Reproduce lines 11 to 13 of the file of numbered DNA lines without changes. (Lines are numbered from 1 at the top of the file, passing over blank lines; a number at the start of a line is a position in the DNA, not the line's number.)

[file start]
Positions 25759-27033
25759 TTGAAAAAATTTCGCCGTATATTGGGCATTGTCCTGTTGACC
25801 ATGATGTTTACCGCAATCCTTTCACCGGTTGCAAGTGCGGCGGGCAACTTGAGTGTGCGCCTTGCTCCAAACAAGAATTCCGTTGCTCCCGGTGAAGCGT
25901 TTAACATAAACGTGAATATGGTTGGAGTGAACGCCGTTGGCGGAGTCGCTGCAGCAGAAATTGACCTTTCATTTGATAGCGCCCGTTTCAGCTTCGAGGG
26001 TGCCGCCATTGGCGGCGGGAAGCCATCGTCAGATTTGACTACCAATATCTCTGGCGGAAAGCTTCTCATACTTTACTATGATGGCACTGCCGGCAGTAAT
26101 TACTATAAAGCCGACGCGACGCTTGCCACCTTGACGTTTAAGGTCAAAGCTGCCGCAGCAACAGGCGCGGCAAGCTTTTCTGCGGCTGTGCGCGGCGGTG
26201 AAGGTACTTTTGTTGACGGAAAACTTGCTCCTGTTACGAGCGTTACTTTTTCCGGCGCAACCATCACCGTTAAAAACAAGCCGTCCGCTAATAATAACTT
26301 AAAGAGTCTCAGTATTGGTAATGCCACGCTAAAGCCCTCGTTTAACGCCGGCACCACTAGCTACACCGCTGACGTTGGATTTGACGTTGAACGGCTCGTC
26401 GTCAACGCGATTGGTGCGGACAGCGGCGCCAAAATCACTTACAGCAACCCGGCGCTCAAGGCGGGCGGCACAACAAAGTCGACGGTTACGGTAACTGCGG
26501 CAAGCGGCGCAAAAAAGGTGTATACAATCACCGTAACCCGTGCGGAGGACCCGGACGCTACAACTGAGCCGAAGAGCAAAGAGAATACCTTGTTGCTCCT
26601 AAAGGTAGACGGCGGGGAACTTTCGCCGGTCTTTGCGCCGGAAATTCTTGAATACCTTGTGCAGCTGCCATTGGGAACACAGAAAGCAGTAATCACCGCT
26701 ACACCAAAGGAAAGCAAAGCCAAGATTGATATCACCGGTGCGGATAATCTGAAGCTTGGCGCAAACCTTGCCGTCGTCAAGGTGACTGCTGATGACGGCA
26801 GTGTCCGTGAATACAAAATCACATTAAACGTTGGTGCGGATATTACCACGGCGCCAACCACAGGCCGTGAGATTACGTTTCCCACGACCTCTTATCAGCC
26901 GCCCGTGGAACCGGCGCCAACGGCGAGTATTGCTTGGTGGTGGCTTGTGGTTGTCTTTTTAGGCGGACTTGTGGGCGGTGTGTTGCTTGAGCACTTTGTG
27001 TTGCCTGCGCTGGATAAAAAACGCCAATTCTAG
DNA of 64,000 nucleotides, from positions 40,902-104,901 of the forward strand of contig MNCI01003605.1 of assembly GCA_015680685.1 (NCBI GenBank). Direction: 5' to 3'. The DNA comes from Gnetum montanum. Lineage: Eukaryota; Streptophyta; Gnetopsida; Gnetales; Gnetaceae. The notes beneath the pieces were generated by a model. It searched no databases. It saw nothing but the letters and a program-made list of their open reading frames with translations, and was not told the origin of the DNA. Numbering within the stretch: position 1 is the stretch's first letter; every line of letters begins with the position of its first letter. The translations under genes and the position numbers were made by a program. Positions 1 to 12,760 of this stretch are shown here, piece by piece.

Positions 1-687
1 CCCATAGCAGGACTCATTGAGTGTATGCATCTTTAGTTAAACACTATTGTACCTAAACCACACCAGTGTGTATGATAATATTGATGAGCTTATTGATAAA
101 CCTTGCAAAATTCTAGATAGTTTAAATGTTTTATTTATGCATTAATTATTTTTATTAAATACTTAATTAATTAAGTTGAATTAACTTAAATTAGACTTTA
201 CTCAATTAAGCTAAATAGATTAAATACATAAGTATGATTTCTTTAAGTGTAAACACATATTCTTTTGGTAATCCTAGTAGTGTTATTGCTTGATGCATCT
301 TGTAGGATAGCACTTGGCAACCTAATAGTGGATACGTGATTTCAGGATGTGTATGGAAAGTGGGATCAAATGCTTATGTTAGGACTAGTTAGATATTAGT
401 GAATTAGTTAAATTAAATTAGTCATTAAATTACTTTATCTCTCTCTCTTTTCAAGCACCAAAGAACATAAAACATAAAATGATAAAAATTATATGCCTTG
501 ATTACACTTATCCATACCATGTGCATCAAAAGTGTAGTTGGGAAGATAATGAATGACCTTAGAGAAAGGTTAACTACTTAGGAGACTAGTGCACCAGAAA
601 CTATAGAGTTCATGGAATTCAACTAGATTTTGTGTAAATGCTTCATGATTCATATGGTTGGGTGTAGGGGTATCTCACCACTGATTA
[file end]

26601 AAAGGTAGACGGCGGGGAACTTTCGCCGGTCTTTGCGCCGGAAATTCTTGAATACCTTGTGCAGCTGCCATTGGGAACACAGAAAGCAGTAATCACCGCT
26701 ACACCAAAGGAAAGCAAAGCCAAGATTGATATCACCGGTGCGGATAATCTGAAGCTTGGCGCAAACCTTGCCGTCGTCAAGGTGACTGCTGATGACGGCA
26801 GTGTCCGTGAATACAAAATCACATTAAACGTTGGTGCGGATATTACCACGGCGCCAACCACAGGCCGTGAGATTACGTTTCCCACGACCTCTTATCAGCC